A number of years ago I was introduced to a bench for SCA use. It was not a historical design unless you include 20th century americana but it did fill an important roll. It was easy to build, sturdy, had a back, and broke down into a reasonably small package. The bench in question is the leopold bench.
The leopold bench is credited to Aldo Leopold, a wildlife conservationist. The original design was intended for one person and did not break down. The SCA has embraced the design and made a few tweaks to make it suitable for our use.
To build a leopold bench as a break down bench you will need the following tools:
1″ drill bit
For materials you will need
1″ dowel – 30″
Although I am useing dimensional lumber from the box stores I prefer to clean up the wood a bit first. I will rough cut all of my pieces and then run them through my jointer and plainer to get flat and square stock.
My leg is comprised of two parts, first leg is the long leg that comprises the front foot and the back rest, the second is the shorter part making the back leg
The longer leg is 3′-3″ long and has a 30 degree angle cut on the bottom while the top remains square. Aside from the angle on the bottom you will cut two through mortices the will each be 2 1/2″ x 1 1/2″ and will be angled, the top mortice is angled 15 degrees from the shorter side to make a more comfortable angle. The bottom mortice is roughly centered on the leg and is cut at a 30 degree angle to the board so that it is parallels with the foot, and eventually the floor. My plans call for the seat of the bench to be at 18″ off the ground as a fairly standard seat height. You can modify that to accommodate shorter or taller preferences but doing so will change most of the angle on the bench and would best be done with a 2d mock up unless you have drafting availability.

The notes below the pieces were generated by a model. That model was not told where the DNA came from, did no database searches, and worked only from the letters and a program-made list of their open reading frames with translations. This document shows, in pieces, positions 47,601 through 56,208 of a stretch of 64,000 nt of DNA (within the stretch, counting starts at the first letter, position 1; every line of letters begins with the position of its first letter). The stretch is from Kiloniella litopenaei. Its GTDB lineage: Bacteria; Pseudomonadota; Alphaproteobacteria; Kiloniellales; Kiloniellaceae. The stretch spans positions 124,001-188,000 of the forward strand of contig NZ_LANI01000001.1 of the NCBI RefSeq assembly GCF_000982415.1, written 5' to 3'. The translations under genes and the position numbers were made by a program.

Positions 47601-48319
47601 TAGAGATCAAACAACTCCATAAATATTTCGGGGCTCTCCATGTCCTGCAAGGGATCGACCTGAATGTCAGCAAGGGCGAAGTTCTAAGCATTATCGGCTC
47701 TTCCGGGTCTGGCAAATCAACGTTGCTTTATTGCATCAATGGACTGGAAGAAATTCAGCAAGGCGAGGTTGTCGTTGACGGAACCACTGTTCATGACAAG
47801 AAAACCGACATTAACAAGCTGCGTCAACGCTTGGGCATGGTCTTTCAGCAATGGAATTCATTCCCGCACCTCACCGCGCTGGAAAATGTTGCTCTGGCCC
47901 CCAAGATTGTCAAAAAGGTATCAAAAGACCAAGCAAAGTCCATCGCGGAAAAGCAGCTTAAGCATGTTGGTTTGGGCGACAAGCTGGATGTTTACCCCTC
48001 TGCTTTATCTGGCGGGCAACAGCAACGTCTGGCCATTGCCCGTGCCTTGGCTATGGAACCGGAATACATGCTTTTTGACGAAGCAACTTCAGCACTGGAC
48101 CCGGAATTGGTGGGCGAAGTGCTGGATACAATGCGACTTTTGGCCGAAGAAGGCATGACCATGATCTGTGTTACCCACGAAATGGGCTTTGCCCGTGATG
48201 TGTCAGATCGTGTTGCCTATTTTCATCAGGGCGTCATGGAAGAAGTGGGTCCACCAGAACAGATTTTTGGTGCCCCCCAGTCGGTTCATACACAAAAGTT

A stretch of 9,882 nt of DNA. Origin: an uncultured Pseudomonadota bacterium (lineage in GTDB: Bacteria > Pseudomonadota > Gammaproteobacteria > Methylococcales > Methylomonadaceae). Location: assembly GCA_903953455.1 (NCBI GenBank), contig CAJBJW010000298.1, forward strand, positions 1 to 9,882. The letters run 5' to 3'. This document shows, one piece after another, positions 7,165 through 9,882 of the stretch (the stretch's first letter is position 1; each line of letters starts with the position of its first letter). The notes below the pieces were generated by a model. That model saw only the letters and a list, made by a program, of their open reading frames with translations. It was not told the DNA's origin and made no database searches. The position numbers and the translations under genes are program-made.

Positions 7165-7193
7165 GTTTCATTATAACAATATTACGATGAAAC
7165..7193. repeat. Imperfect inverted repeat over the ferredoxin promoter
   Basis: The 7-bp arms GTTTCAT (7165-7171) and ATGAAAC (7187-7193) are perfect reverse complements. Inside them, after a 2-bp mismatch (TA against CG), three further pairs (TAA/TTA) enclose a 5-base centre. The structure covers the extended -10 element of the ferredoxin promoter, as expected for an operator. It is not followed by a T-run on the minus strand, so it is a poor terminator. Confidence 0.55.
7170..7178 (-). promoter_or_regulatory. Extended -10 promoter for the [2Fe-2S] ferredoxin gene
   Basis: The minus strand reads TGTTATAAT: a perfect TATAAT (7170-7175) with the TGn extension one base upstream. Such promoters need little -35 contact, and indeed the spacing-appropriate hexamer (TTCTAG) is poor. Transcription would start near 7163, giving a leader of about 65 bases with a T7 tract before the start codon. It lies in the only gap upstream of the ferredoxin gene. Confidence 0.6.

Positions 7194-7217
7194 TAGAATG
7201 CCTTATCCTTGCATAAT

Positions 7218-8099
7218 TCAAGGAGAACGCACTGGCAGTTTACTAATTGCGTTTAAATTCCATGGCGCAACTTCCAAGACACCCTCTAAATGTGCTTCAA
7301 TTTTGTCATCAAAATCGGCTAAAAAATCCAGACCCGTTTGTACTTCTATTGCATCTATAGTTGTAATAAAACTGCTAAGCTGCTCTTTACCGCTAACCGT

The shorter leg is a parallelogram with an overall length of 1′ – 9 1/8″ inches but an actual side length 1′-6″. The top and bottom will be cut at the 30 degree angle like the back leg was. The back leg will be attached to the front so that the top of the shorter leg is flush or just slightly below the level of the bottom edge of the mortice. This allows the seat to be supported not only but the through mortice and tenon but also by the surface area of the back shorter leg.
IMPORTANT: Make sure when you assemble your legs that they are constructed to mirror each other, with the shorter leg going on the inside when the bench is constructed. If they are identical one side of the seat will not be properly supported. Note that I have never done this myself, especially not twice with 2 different bench’s.